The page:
We will start seeing automotive Ethernet replacing CAN in eight to 10 years? I am not so optimistic. There is not yet an automotive Ethernet standardized, there is still considerable resistence against Ethernet from OEMs and suppliers, and it will take much time and cost much money to develop new ECUs with Ethernet support. But I am convinced, that sooner or later any kind of automotive Ethernet will replace CAN and the other buses of a car and will make the development costs in the end cheaper.
Currently, there are two efforts underway within the IEEE 802.3 Working Group to standardize Ethernet technologies. The first project is the IEEE 802.3bp Reduced Twisted Pair Gigabit Ethernet project. The second effort was just started, and is referred to as Power over Data Line. So standardized Ethernet is coming to the vehicular market!
@Junko: I suggest you take a look at the history of the introduction of CAN as a reference. It was developed by Bosch a long time before any automobile manufacturer actually considered making use of it, and even then it wasn't until it had gone through revisions and standardization. It even includes a side-trip with GM trying to alter it into a single-wire version.
In my opinion , there is no need to phase out CAN in favor of Ethernet. CAN can and should exist and handle the control related electronics as an isolated network, whereas the Ethernet should handle all the add-on systems -built-in as well as user added .
From the Car's safety point of view such kind of isolation will keep the car systems safe from the hackers who could get entry through the Ethernet ports.
I looked on the Broadcom website and the BroadR reach PHY for automotive is listed as a 100 Mb/s device. The standard being developed in the IEEE is targeting Gigabit Ethernet. Obviously rate of operation can have an impact on what applications would be supported. So it is very easy to envision both being used in the future, just a matter of how far into the future one is looking.
Also, i can't comment on what automotive manufacturers will or won't do. Instead i would suggest looking at the IEEE 802.3bp website (URL - http://www.ieee802.org/3/bp/index.html) for overview of industry support.
Junko, what "security issues the Ethernet community has learned over the decades"? Security issues are handled at higher layers than "Ethernet," for example, by the IP stack riding on top of Ethernet. And those same security solutions can be applied elsewhere too, doesn't have to be just over Ethernet. Ethernet per se, is very simple and straightforward. Remember what Robert Metcalfe said when EE Times recently interviewed him on this subject? Ethernet is successful specifically because it does not attemp to solve problems that higher layer protocols address.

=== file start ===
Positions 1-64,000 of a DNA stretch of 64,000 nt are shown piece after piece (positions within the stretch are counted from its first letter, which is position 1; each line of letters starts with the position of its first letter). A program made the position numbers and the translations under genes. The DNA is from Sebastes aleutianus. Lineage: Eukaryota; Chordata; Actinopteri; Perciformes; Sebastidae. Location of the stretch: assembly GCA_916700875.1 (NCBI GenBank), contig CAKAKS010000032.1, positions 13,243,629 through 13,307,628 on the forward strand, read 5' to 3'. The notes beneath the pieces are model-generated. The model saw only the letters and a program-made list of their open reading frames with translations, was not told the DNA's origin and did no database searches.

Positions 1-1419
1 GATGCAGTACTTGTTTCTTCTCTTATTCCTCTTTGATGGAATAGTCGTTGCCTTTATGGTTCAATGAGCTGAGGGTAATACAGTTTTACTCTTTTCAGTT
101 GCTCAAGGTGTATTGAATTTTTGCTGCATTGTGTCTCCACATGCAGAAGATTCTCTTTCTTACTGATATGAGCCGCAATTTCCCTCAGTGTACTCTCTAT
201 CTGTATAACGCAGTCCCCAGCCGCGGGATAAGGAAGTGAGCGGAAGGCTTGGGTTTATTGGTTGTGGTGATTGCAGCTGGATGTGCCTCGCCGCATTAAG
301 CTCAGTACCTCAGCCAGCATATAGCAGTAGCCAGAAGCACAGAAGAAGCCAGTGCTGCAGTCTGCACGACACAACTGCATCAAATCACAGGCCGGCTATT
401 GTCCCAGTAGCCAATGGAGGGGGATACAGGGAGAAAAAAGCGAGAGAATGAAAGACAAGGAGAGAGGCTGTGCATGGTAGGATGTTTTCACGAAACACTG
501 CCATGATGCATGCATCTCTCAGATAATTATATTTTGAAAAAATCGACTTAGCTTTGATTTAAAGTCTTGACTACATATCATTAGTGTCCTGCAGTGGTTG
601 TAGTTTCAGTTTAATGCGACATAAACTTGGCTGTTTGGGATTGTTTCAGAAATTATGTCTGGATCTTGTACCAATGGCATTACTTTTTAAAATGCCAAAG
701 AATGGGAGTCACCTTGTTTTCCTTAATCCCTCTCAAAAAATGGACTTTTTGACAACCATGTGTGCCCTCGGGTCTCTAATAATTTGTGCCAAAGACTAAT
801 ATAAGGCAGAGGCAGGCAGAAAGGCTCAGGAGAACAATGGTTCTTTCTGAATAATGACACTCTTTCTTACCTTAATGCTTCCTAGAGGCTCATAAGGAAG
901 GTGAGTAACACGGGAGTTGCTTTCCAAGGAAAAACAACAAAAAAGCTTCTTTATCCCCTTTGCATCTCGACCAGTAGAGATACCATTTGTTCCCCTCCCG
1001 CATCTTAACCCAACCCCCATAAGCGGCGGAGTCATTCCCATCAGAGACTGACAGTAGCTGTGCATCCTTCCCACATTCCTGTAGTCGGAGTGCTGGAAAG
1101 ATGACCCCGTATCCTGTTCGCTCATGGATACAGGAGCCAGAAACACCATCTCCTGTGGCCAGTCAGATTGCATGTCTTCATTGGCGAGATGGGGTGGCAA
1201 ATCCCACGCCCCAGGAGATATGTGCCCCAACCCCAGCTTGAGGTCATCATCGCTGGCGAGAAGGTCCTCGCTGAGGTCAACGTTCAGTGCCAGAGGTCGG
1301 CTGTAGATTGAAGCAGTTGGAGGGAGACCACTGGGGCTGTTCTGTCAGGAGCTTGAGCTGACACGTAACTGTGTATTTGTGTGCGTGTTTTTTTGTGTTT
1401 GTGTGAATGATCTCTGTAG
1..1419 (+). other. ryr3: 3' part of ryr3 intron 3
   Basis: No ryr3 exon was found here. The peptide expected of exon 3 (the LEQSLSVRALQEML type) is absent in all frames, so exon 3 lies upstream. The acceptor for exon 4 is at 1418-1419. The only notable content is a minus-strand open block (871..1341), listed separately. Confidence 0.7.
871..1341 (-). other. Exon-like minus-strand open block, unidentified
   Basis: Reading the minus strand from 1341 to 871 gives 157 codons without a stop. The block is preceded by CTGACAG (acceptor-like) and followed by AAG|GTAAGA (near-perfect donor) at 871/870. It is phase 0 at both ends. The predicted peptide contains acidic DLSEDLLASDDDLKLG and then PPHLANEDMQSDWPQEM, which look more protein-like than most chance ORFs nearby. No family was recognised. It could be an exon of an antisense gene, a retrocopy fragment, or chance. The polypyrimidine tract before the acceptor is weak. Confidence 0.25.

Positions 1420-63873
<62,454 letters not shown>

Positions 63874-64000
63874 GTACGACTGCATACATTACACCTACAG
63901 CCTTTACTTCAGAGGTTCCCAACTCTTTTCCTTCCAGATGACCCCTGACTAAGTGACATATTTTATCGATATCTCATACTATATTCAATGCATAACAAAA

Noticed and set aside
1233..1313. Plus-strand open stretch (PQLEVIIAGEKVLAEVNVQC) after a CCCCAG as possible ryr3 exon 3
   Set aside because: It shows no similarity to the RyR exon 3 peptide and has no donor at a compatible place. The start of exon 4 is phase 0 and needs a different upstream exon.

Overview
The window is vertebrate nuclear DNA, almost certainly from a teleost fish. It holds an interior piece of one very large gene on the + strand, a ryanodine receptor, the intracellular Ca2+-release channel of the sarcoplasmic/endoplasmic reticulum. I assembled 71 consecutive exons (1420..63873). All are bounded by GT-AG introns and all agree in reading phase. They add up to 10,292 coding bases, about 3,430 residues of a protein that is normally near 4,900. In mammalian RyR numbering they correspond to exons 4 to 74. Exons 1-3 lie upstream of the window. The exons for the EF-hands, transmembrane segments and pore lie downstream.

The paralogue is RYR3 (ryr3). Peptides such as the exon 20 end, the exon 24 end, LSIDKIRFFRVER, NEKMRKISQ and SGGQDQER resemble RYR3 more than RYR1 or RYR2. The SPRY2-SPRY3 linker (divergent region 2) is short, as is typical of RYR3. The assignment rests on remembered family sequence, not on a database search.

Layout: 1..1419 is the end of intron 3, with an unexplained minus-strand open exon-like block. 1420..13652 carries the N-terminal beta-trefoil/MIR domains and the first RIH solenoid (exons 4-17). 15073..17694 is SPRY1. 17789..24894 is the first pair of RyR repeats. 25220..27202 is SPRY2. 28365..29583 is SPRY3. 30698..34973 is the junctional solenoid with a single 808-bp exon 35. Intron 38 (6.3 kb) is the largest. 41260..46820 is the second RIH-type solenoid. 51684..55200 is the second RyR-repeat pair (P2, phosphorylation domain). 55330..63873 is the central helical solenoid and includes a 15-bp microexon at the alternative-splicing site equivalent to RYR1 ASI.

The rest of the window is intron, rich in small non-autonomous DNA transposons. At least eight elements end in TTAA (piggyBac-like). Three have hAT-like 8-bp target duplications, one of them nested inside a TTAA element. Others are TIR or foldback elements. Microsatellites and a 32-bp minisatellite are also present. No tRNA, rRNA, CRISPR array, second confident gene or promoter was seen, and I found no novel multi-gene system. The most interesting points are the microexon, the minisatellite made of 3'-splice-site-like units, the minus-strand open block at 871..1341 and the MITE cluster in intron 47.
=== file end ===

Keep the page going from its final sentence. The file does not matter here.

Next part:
In time, more and more controls are migrating to Ethernet, whether the press reports on this or not. Sometimes, or rather often, hybrid systems where Ethernet ties together other more specialized networks, through media gateways. And absolutely yes, as we have discussed in similar articles, isoltating different networks is definitely important for security. Sometimes the isolation is total, i.e. physical separation, and other times it can be through intervening firewalls.
I've little doubt that Ethernet will start being installed in cars, and I've even less doubt that when this happens, no one will even notice. Unless they're geeks and into these things. Just like CAN buses started being installed, without making a huge fuss.
@Bert, I guess I didn't explain it well in my earlier comment. What I meant was that just because moving from a proprietary bus to Ethernet doesn't mean there will be more security risks. After all, Ethernet has been used in so many data centers running mission critical applications. Whatever strong security people in the networking community have learned can be leveraged in the automotive industry -- that's what I meant, as it was explained to me by the Broadcom executive during the interivew.